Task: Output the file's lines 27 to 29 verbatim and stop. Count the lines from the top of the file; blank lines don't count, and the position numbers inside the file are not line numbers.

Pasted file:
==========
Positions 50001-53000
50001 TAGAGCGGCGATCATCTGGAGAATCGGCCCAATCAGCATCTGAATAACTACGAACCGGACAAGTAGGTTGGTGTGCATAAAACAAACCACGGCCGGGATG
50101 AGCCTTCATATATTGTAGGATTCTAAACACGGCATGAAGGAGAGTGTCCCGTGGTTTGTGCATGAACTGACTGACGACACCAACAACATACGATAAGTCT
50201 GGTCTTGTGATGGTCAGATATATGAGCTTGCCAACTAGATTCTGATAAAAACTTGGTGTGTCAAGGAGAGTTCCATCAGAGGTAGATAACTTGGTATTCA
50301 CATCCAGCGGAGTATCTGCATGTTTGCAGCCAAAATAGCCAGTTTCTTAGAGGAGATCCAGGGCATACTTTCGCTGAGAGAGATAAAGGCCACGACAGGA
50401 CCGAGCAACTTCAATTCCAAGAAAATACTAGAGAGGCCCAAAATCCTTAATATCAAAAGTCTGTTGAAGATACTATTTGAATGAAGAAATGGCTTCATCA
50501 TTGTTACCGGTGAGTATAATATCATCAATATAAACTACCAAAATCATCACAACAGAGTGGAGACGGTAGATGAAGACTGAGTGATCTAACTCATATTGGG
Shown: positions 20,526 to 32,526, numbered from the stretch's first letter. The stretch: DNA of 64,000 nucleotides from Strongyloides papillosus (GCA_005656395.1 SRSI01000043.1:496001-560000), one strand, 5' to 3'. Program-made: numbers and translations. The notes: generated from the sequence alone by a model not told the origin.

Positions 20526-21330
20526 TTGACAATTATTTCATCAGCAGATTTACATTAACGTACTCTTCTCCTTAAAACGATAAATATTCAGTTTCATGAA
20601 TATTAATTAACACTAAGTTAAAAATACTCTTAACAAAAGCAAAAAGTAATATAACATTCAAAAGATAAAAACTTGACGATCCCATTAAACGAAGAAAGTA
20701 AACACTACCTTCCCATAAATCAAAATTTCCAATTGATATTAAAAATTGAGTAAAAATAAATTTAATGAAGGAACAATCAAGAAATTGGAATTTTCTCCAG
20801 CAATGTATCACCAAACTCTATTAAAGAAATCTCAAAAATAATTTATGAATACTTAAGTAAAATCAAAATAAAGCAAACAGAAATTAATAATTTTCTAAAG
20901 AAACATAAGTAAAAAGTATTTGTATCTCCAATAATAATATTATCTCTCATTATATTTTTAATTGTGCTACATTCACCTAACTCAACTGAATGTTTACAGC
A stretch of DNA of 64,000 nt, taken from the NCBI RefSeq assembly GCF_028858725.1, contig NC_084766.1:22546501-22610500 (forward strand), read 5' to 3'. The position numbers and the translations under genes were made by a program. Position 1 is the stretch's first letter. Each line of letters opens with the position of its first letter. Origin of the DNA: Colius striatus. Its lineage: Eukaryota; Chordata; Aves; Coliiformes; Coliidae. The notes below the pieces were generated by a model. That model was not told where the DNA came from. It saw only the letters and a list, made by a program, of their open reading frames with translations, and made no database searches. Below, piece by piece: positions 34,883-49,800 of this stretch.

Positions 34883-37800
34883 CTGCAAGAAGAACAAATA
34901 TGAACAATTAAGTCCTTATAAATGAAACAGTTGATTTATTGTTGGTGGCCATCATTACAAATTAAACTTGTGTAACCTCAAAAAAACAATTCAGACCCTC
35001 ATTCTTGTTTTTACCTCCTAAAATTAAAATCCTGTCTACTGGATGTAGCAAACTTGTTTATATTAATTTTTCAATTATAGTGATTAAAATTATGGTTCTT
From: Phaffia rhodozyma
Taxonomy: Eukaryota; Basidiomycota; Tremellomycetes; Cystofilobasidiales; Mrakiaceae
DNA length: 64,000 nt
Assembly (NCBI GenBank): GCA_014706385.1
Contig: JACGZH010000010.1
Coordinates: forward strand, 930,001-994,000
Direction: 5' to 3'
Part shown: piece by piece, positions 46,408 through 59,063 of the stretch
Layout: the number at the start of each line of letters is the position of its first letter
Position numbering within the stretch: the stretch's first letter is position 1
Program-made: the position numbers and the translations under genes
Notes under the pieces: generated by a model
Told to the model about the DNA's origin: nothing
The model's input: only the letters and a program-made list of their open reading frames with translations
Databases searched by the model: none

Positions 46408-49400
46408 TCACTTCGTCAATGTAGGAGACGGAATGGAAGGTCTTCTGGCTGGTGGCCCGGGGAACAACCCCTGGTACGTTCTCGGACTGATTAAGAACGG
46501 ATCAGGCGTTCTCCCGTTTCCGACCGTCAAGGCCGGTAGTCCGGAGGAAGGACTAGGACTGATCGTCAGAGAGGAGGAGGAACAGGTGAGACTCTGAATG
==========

Part shown: piece by piece, positions 46,408 through 59,063 of the stretch
Layout: the number at the start of each line of letters is the position of its first letter
Position numbering within the stretch: the stretch's first letter is position 1